The fourth portion was directed by Elizabeth V. Eccles, a retired music educator who taught in Norfolk public schools and was also music education coordinator for Hampton University. She is the first and only African American educator in the commonwealth to have been selected Music Educator of the Year by the Virginia Music Educators Association. She led works representing the African American tradition from spirituals to a twentieth-century piece by Undine Smith Moore, who was often called the dean of black women composers. The program ended with Mary Had a Baby (arr. Craig Courtney), sung wonderfully by the Chorale and well conducted by Ms. Eccles.
Several talented soloists from the Chorale were featured in the program. Also to be noted for their fine work were the excellent instrumentalists: Randy Walston and Ann B. McInnis, piano; Adam Davis, organ, Walter Walker, drum and Heath Losick, Doug Owens and Stephanie Harron, trumpets.
The I. Sherman Greene Chorale has a long and valuable history. They were founded in 1972 by Isaac Sherman Greene, a music instructor at Norfolk’s Booker T. Washington High School. Truly a community ensemble, they continue to be dedicated to performing fine music, preserving the African American choral music tradition and fostering and performing new compositions.More I. Sherman Greene Chorale
For more information on the ensemble contact: www.ishermangreenechorale.org
Virginia Children’s Chorus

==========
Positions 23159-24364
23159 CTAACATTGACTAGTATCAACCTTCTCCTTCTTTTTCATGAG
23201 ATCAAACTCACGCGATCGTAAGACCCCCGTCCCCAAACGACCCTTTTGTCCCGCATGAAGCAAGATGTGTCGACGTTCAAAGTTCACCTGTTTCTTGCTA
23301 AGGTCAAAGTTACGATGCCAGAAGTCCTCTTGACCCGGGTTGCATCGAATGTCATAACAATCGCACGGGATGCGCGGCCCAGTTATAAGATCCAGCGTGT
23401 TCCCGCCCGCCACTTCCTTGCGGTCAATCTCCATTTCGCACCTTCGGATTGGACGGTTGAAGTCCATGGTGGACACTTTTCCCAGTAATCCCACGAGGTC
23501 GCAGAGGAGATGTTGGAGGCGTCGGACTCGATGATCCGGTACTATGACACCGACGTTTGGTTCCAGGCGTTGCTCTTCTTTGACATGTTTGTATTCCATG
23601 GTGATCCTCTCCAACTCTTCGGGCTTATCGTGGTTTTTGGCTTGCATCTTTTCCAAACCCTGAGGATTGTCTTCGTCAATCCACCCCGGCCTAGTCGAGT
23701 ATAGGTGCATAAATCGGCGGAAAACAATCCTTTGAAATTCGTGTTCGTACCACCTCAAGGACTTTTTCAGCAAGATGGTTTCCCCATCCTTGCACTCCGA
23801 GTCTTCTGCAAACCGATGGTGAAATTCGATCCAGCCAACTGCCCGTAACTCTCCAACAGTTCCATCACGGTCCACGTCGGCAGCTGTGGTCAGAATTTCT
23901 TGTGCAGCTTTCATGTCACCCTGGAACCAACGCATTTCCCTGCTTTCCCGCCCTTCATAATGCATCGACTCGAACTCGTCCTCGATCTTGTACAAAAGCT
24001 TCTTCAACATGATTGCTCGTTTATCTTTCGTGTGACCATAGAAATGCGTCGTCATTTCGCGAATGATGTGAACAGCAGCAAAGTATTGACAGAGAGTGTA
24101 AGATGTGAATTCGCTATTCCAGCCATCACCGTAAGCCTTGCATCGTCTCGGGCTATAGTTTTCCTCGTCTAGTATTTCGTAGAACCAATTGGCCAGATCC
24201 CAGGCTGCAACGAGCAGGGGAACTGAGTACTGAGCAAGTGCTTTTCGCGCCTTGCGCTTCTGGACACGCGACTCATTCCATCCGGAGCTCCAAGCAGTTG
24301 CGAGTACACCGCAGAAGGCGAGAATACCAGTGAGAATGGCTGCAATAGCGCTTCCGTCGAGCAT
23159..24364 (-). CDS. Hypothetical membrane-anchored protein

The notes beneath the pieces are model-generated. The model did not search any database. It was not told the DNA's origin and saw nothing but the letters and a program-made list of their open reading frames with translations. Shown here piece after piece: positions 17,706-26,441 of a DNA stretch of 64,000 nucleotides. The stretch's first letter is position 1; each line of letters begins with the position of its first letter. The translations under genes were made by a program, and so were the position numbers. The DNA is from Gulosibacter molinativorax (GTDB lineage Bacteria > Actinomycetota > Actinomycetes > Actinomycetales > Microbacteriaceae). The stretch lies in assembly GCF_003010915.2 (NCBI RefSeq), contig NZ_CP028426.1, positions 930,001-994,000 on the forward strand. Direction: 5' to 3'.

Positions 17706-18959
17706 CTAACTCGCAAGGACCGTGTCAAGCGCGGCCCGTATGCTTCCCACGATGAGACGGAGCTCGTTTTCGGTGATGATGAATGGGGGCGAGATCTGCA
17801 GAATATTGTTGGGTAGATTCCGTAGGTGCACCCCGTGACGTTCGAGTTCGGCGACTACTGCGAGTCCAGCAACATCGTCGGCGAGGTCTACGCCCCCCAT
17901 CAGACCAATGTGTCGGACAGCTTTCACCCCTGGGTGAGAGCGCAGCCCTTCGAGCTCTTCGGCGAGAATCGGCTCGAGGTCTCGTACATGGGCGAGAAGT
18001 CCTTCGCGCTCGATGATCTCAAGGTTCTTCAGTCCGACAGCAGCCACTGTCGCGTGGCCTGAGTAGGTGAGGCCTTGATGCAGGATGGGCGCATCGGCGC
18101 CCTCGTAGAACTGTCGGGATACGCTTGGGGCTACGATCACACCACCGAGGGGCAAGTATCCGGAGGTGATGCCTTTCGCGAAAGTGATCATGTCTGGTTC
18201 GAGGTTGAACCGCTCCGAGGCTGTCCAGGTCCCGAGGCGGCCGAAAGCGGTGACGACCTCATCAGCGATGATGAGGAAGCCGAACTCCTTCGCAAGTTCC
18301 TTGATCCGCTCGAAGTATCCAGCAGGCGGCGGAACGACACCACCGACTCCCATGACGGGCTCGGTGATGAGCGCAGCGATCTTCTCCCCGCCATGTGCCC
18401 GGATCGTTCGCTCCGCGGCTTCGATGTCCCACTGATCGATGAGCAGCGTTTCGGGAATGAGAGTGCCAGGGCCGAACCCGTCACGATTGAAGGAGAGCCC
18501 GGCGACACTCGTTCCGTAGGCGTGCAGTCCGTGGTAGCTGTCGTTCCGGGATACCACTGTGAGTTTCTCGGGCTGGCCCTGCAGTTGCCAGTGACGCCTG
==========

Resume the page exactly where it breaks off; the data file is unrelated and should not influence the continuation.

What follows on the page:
Benjamin Britten’s Ceremony of Carols
Christ and St. Luke’s Church, December 9, 2012
Review by John Campbell
The pure tones of youthful voices rang out clearly in the beautiful sanctuary of Christ and St. Luke’s as the Chamber Singers of the Virginia Children’s Chorus were led by director Marie Elena Bliss in the Gloria in excelsis Deo movement of Gloria by Antonio Vivaldi. This group of nine advanced members of the VCC followed with Go Tell it on the Mountain arranged by Jennings for a male quartet with piano. It was music of wild exuberance. The opening set concluded with the sweet, angelic tones of Manger Song Medley from the cantata A Night of Rejoicing by Lee and Susan Naus Dengler with Welby Pugin at the electronic keyboard.
It was in March 1942 that composer Benjamin Britten (1913-1976) and his partner Peter Pears took passage on a Swedish cargo ship to return to England. The trip across the war-torn Atlantic Ocean took nearly five weeks for what was usually a five-day crossing. Britten focused on his composing to deal with the anxiety of U-boats, a miserable cabin and no friends, only “foul-mouthed, witless recruits” as Pears says in a letter. New York customs took away his musical manuscripts as he boarded the ship. He wrote his music down again and continued to work and also wrote seven Christmas carols for women’s voices and harp – “Very sweet and chockfull of charm! … When we got to England, they took away his MS again – though they say they will forward them all.” (Benjamin Britten Collected Letters, pg. 1033). We know this music as A Ceremony of Carols.